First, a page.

Central bank communication is a double-edged sword. Saying too little or too much could queer the pitch for future policy. In Reserve Bank of India’s (RBI’s) case, it was too little in the past few years. This severed smooth channels of dialogue with stakeholders, essential to effective policymaking.

On his first day as governor of the central bank, veteran civil servant Shaktikanta Das made it clear that he is willing to talk to everyone. “Consultation with stakeholders is very important. It adds value and depth to our understanding," he said in his first press meet as RBI chief.

Das will begin consultations with all stakeholders, starting Thursday when he would meet public sector bank chiefs, he said. The RBI governor’s first meeting gives an inclination of his priorities, and it will be interesting to see where he stands on the prompt corrective action (PCA) framework, which was a major bone of contention between the government and the previous governor.

The markets have rolled out the red carpet for Das, not only in anticipation that communication channels would be opened, but also in anticipation of a more accommodative stance on matters such as PCA. Equity indices gained smartly on Wednesday, adding to the gains recorded after Urjit Patel’s exit. The rupee ended marginally weaker against the dollar compared to the previous day’s close, however.

Bond yields dropped 10 basis points on Wednesday on hopes that Das would turn monetary policy accommodative, helping the government fire up growth ahead of the general election in 2019. He made appropriate noises on growth but dodged questions on where interest rates are headed, understandably because it falls under the six-member monetary policy committee. The bond market also thinks Das would be more tolerant on the centre’s fiscal slippages and give adequate liquidity.

Fiscal profligacy is characteristic of any government that is heading into elections and this seems more likely for the current government, whose party has faced defeat in the recent state elections. Needless to say, this is classical short-termism on the part of the markets, and ignores the risks involved in a central bank that toes the government’s line on major policies.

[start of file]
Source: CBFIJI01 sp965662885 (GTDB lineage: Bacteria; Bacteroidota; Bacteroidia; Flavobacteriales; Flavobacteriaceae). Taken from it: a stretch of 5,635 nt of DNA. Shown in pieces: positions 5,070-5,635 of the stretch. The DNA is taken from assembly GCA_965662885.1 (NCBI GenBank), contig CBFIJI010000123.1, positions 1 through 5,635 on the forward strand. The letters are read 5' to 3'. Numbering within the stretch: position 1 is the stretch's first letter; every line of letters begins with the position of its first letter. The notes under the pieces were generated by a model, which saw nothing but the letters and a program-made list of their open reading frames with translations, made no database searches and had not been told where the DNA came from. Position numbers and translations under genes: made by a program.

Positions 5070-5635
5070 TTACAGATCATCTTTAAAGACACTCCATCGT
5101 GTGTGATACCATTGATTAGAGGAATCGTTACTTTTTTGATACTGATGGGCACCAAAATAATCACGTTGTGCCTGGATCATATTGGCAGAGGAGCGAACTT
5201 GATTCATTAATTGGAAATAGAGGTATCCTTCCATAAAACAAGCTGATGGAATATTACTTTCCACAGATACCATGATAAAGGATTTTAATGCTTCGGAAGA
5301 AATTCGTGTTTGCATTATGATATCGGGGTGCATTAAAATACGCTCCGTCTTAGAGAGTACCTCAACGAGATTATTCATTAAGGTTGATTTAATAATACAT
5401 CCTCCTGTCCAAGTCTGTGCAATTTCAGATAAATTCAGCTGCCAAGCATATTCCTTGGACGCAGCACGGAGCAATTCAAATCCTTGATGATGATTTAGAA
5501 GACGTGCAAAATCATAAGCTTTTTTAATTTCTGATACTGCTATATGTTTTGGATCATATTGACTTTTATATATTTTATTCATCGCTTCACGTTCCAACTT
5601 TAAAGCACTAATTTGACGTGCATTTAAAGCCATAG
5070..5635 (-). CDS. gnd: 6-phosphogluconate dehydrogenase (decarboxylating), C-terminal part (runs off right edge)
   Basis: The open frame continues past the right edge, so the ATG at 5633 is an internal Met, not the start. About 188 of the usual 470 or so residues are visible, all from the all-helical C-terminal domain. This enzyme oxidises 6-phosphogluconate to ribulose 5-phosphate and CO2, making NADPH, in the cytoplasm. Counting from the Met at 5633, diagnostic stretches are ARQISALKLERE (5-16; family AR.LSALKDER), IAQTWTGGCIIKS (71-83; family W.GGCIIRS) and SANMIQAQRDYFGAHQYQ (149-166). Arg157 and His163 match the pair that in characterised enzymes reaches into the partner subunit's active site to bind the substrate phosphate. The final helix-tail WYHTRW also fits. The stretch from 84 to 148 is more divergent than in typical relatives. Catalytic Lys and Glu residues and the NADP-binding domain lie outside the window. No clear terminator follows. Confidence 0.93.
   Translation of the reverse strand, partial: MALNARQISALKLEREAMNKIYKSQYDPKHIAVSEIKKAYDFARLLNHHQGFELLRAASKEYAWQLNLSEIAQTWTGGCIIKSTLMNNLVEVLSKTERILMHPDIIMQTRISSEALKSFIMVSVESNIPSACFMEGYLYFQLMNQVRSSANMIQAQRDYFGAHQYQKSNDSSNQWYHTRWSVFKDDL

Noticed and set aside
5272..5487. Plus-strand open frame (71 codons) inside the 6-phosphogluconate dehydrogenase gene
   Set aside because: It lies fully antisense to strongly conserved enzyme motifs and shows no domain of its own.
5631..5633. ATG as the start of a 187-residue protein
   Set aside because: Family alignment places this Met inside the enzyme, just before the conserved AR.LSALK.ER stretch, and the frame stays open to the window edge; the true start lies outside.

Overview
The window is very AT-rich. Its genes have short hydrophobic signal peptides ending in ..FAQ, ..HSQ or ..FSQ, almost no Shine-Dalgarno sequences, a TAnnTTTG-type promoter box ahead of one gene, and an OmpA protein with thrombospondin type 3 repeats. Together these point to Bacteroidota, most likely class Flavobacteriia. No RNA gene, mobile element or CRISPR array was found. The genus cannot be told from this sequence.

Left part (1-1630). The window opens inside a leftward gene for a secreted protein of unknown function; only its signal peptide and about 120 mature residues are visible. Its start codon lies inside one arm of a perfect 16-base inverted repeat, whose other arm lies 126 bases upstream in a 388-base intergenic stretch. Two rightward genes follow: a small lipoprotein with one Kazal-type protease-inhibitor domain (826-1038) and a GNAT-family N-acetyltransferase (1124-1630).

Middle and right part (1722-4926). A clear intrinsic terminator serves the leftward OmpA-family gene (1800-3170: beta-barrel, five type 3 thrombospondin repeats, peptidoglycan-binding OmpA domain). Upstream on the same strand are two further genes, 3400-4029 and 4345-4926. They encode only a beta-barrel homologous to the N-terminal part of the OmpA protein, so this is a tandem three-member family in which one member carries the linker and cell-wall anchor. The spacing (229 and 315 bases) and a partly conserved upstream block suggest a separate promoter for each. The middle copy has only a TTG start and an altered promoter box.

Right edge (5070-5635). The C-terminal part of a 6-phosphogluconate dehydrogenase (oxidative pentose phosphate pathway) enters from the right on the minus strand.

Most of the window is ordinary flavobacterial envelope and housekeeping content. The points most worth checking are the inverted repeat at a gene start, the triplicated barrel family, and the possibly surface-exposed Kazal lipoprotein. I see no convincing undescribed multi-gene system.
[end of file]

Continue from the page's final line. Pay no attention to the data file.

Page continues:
Das on his part attempted to quell such fears. “I will uphold the autonomy and the integrity and the credibility of the Reserve Bank as an institution," he said at the press meet.

Of course, time will test whether Das’s comments on RBI independence are mere tokenisms or serious declaration. The first test would be on 14 December when the new governor would chair the central bank’s board meet. Previous board meets had been a disaster, with communication lines between RBI and the government breaking down.

Analysts see easing of bank regulations and a probable relook at capital adequacy norms. Wednesday’s comments by Das should add to this optimism on banks, considering that the new RBI chief is willing to give market participants a quick hearing. What the market will now watch for is how far he is willing to go, to fire up credit growth.

Under former governor Patel, RBI was in a clean-up mode, forcing imprudent lenders to tighten their belt. As a result, access to finance had become a problem, especially for small businesses. Non-banking financial companies that did the heavy lifting were hit by a liquidity crunch which came with the defaults by a large infrastructure builder. For a government heading into an election year, this was counterproductive.

Das takes over from Patel, who quit in a huff after differences with the government on various issues reached a point of no return. While Patel is credited with fighting for the independence of the central bank, Das is willing to acknowledge that regulators should be accountable.

The jury is out on whether the new governor is willing to accede to the demands of the markets and the government. But for now, he is willing to listen.

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